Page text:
“Who do you think you are? What makes you think YOU should be doing this? You aren’t good enough…. You are the worst mom.” I don’t know about you, but sometimes the way that I talk to myself isn’t nice. I would certainly never talk to my friends the way I talk to myself sometimes. I have a feeling I’m not alone on this.

I’ve heard it said before that the biggest obstacle we have to overcoming adversity is ourselves. It begins in our minds. The way that we talk to ourselves can either encourage us to live into the fullest version of who God created us to be- free and living lives of adventure- or it can stunt us, leaving us insecure and fearful. We can allow our thoughts to move us towards freedom and wholeness or they can become the very chains that keep us from those things.

When I am controlling my thoughts and not allowing the negative ones to run rampant in my mind, I am confident and strong and feel like I can take on any challenge. But when I allow lies of insecurity and fear to take over and wreak havoc on my thought life, it can be paralyzing.

So, if there is so much power in the way that we talk to ourselves, HOW do we actually control our thoughts? How do we walk confidently in whom we are without letting the negative thoughts take permanent residence in us? How do we combat the kind of negative self-talk that creeps in and pulls us away from freedom, and living out our calling and our goals?

  1. Take every thought captive.

 Rather than allowing every thought to run freely in your mind all the way to the end, grab hold of negative thoughts and stop them in their tracks. Phil and I will also sometimes do this with each other when we are speaking. If one of us starts down an unhelpful trail of negativity, the other will stop the person and point it out.

Take every thought captive. Be aware of what thoughts you are allowing to run wild in your mind. Take notice of them. Don’t beat yourself up for having them in the first place, but also don’t lean into them and allow them free reign to take over.

  1. Speak truth to yourself

Speak truth over yourself when your self-talk is turning negative and unhelpful.

I’ve found it to be helpful to find scripture that reminds you who you really are. Meditate on it, memorize it, and speak it over yourself when the negative thoughts creep in.

Place encouraging notes with scriptures or truth in places where you will regularly see it in order to remind you who you really are. At one point I had one plastered on every mirror in our home and in my car. This might seem like a little much, but I couldn’t get through a day without being blasted with the reminder of who I am. It was helpful.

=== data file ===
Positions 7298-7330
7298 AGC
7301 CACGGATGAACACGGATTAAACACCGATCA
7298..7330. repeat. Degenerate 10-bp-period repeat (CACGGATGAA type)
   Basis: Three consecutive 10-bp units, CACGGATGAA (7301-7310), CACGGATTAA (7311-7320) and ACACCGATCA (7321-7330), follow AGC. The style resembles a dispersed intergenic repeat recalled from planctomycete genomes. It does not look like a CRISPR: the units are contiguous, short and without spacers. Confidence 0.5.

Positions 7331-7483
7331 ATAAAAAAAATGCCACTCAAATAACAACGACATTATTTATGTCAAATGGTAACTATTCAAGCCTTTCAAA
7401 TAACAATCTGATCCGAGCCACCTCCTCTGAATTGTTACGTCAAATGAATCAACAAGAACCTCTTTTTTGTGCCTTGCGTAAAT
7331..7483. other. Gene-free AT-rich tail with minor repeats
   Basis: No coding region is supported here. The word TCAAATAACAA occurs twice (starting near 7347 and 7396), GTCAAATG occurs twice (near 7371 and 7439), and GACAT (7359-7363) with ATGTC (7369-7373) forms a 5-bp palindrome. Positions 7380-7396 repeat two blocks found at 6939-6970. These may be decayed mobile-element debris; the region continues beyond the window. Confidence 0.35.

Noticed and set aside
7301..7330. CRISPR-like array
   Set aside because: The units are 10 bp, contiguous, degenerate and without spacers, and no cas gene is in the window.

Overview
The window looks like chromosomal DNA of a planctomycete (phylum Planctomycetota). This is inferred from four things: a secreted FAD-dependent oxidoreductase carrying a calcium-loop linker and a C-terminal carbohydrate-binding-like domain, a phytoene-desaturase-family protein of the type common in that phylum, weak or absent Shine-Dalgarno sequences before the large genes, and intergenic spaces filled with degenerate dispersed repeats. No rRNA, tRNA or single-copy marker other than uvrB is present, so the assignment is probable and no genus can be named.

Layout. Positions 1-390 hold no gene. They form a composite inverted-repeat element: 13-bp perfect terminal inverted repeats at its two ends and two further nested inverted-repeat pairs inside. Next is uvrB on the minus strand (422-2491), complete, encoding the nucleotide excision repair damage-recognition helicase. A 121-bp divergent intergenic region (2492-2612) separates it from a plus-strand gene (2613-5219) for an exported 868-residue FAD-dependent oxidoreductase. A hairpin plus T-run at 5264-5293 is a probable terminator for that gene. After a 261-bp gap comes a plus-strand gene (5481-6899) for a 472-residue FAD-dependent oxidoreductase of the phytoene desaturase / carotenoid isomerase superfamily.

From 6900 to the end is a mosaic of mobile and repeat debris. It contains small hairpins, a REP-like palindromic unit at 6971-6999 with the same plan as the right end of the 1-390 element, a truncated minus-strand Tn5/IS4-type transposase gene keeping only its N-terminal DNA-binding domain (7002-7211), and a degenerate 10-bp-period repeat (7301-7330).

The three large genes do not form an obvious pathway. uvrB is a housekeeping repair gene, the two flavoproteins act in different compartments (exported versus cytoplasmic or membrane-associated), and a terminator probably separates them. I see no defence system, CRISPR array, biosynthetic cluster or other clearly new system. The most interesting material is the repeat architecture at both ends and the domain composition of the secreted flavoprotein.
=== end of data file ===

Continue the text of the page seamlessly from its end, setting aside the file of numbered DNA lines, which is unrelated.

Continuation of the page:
1. Combat negativity by shifting your word choice.

When you hear negativity, self-doubt or straight up self-bashing creeping in, stop and correct it.

I’m the worst at this- I need more practice.

This is never going to work – This is challenging.

I am stupid. I am gifted in many ways.

This is going to fail- This is worth trying.

Often times, it’s the manner we speak to ourselves that is so damaging. In the same way that we wouldn’t want to speak to a friend in absolutes, “You will never get that done,” it isn’t helpful to speak to ourselves that way either.

  1. Shift your focus to gratitude

Focus on the positive things in your life. You may not feel like there is much is much to be thankful for if your negative thoughts are spiraling out of control, but take a moment and really think:

What is going well? What good is in your life? There is always something to be thankful for. What things can be celebrated? What is one way you are adding value to the lives of others around you?

  1. Let go of outcomes.

All we can do is try our best. When we are trying new things or going for something that’s risky, all we can do is TRY!   Remind yourself that it’s okay to fail.

This one is very hard for me, but the more I release outcomes to God, the more I am able to lean into the things that He is calling me into with abandon. And there’s SO MUCH freedom in the release!

These are a few things that have been helpful for me. What do you do to foster healthy self-talk? Love to hear from you!

Jen Wood

Author Jen Wood

Born and raised in Southern California, Jen loves the beach, spending time with loved ones and being active. She believes wholeheartedly in living life to it’s fullest and that following God is the greatest adventure you could ever experience.

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